Some views on more flexible (Illumos) kernel crash dumps

November 21, 2018

In my notes about Illumos kernel crash dumps, I mentioned that we've now turned them off on our OmniOS fileservers. One of the reasons for this is that we're running an unsupported version of OmniOS, including the kernel. But even if we were running the latest OmniOS CE and had commercial support, we'd do the same thing (at least by default, outside of special circumstances). The core problem is that our needs conflict with what Illumos crash dumps want to give us right now.

The current implementation of kernel crash dumps basically prioritizes capturing complete information. There are various manifestations of this in the implementation, starting with how it assumes that if crash dumps are configured at all, you have set up enough disk space to hold the full crash dump level you've set in dumpadm, so it's sensible to not bother checking if the dump will fit and treating failure to fit as an unusual situation that is not worth doing much special about. Another one is the missing feature that there is no overall time limit on how long the crash dump will run, which is perfectly sensible if the most important thing is to capture the crash dump for diagnosis.

But, well, the most important thing is not always to capture complete diagnostic information. Sometimes you need to get things back into service before too long, so what you really want is to capture as much information as possible while still returning to service in a certain amount of time. Sometimes you only have so much disk space available for crash dumps, and you would like to capture whatever information can fit in that disk space, and if not everything fits it would be nice if the most important things were definitely captured.

All of this makes me wish that Illumos kernel crash dumps wrote certain critical information immediately, at the start of the crash dump, and then progressively extended the information in the crash dump until they either ran out of space or ran out of time. What do I consider critical? My first approximation would be, in order, the kernel panic, the recent kernel messages, the kernel stack of the panicing kernel process, and the kernel stacks of all processes. Probably you'd also want anything recent from the kernel fault manager.

The current Illumos crash dump code does have an order for what gets written out, and it does put some of this stuff into the dump header, but as far as I can tell the dump header only gets written at the end. It's possible that you could create a version of this incremental dump approach by simply writing out the incomplete dump header every so often (appropriately marked with how it's incomplete). There's also a 'dump summary' that gets written at the end that appears to contain a bunch of this information; perhaps a preliminary copy could be written at the start of the dump, then overwritten at the end if the dump is complete. Generally what seems to take all the time (and space) with our dumps is the main page writing stuff, not a bunch of preliminary stuff, so I think Illumos could definitely write at least one chunk of useful information before it bogs down. And if this needs extra space in the dump device, I would gladly sacrifice a few megabytes to have such useful information always present.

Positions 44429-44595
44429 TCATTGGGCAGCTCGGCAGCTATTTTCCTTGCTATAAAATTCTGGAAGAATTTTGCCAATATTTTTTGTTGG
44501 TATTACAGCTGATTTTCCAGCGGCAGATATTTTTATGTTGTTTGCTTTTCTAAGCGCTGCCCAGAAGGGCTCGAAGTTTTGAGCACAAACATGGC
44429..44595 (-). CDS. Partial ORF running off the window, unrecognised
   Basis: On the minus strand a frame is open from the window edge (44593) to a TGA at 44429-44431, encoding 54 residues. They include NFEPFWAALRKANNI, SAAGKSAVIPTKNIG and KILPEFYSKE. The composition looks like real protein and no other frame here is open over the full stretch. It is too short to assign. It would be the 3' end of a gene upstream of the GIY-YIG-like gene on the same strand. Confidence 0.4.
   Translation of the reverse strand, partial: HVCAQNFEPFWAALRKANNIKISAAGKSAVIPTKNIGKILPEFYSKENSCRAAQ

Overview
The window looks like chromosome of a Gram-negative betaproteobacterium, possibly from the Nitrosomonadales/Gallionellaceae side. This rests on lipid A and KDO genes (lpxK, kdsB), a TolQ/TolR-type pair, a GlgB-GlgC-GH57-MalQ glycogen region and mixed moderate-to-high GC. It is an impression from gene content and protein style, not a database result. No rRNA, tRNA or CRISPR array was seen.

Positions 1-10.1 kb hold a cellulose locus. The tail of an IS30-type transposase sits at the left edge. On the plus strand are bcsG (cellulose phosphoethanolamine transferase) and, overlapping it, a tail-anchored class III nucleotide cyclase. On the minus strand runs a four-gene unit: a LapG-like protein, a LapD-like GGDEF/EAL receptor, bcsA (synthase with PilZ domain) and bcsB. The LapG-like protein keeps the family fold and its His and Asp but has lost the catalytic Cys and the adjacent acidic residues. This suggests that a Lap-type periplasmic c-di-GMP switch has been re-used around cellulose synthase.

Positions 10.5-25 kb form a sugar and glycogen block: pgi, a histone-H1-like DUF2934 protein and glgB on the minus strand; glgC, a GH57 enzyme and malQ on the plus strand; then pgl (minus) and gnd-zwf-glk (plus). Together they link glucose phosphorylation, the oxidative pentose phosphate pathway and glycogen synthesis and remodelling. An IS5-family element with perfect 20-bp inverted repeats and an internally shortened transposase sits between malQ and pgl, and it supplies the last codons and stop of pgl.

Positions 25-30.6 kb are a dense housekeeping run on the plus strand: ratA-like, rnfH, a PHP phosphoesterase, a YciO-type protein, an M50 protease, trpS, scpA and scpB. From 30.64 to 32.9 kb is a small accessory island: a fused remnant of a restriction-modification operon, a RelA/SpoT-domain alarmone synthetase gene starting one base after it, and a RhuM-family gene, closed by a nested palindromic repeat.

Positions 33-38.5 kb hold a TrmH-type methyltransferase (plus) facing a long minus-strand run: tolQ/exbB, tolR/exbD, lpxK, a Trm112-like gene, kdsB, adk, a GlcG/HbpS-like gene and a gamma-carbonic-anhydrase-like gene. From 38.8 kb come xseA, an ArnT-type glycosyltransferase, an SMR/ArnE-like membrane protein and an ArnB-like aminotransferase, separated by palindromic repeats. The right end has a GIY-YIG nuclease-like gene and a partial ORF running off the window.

(It appears that the Illumos kernel already keeps a lot of ZFS data memory out of kernel crash dumps, both for the ARC and for in-flight ZFS IO, so I'm not sure what memory the kernel is spending all of its time dumping in our case. Possibly we have a lot of ZFS metadata, which apparently does go into crash dumps. See the comments about crash dumps in abd.c and zio.c. For the 'dump summary', see the dump_summary, dump_ereports, and dump_messages functions in dumpsubr.c.)

PS: All of this is sort of wishing from the sidelines, since our future is not with Illumos.


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Interesting

Written on 21 November 2018.
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Last modified: Wed Nov 21 23:46:22 2018
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